Temperature – a measure of the movements (vibration) of the molecules inside a thing. If the thing has a high temperature, it means the average speed of its molecules is fast. A thing may have a high temperature but because it contains very few or light atoms it has very little heat.
- Celcius – sometimes called centigrade, is a unit of measurement used in many countries to measure temperature. 0 degrees (°) Celsius is the melting point of pure water at sea level (normal pressure). 100° Celsius is the boiling point of water at normal pressure. (Water boils at a lower temperature at higher altitudes). 1 °C is therefore one hundredth (the 100th part) of that difference. The Celsius scale, based on multiples of ten, is used with SI, or metric measurements.
- Fahrenheit – a unit of measurement used to measure temperature. The conversion rate to Celsius is C= 5/9 x (F − 32). The degree Fahrenheit is abbreviated °F.
- Kelvin – a base SI unit of measurement, defined as the fraction 1/273.16 of the temperature of the triple point of water, which is the temperature at which water in solid, liquid, and gaseous state coexist in equilibrium. By writing temperatures in kelvins one does not need to use negative numbers.
- absolute zero – The coldest possible temperature is called absolute zero and is equal to -273.15 degrees Celsius, or zero kelvin (0 K). In theory, absolute zero is the temperature where the particles of matter stop moving. Absolute zero is impossible to achieve, because all particles move, even if it is just a small vibration.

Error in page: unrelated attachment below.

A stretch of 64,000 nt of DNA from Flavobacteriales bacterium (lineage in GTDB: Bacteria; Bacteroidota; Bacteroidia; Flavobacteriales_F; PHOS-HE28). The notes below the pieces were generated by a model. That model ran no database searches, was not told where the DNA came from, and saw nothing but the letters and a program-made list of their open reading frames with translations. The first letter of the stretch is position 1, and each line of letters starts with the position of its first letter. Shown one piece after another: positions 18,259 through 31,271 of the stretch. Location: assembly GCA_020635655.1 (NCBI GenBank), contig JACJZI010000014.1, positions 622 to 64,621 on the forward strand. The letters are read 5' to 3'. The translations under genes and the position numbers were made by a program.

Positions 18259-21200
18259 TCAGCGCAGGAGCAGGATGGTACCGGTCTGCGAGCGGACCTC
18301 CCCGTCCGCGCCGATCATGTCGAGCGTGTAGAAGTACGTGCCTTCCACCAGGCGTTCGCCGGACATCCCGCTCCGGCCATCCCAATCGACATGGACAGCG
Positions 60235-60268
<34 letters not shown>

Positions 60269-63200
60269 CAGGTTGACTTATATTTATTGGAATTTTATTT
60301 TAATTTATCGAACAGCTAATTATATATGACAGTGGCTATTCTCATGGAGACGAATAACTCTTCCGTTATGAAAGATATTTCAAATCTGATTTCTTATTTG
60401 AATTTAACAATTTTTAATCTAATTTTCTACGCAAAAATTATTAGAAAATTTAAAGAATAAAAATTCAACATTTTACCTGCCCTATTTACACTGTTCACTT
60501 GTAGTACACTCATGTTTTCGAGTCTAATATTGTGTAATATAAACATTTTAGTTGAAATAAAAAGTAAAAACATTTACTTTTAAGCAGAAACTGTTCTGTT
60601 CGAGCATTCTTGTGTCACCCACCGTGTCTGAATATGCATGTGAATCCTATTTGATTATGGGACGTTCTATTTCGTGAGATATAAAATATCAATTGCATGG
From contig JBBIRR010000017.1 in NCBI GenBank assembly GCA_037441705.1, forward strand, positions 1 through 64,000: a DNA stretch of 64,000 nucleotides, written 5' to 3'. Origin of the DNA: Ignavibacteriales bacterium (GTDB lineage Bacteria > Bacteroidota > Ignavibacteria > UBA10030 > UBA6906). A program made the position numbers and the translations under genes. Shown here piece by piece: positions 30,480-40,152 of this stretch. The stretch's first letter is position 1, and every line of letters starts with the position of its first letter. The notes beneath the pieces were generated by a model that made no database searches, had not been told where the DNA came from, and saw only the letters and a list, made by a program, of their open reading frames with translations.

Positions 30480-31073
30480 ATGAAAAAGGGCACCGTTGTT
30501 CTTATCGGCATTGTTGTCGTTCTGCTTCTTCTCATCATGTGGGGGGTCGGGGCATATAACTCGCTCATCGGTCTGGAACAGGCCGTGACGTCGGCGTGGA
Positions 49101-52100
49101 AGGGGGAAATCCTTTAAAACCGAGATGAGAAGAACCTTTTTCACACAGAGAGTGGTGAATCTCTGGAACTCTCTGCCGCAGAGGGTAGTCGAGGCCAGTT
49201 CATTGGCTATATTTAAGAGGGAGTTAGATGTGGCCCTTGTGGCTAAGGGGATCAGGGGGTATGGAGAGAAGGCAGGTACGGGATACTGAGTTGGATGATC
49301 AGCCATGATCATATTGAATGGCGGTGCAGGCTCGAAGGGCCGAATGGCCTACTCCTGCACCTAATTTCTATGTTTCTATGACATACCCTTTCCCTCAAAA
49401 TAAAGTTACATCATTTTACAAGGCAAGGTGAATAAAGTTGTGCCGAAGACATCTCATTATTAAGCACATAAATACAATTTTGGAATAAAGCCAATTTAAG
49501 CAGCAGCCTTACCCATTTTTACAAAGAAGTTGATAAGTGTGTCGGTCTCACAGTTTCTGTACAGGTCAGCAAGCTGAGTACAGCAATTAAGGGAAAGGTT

Heat is not the same as temperature. Heat is energy which moves from one thing, cooling it, to another, heating it.
- heat capacity – The amount of heat that is needed to make a substance one degree higher is called its heat capacity. Different substances have different heat capacities. For example, a kilogram of water has more heat capacity than a kilogram of steel. This means that more energy is needed to make the temperature of water 1 °C hotter than is needed to make the temperature of steel 1 °C hotter.
- cold molecules – a recently discovered process for cooling large organic molecules to less than 0.1 K using a technique that should also work with proteins and other biomolecules. Temperatures this low will allow scientists to study molecular structures and chemical processes with unprecedented precision
- temperature – Scientifically, temperature is a physical quantity which describes how quickly molecules are moving inside a material. In solids and liquids the molecules are vibrating around a fixed point in the substance, but in gases they are in free flight and bouncing off each other as they travel. In a gas the temperature, pressure and volume of the gas are closely related by a law of physics.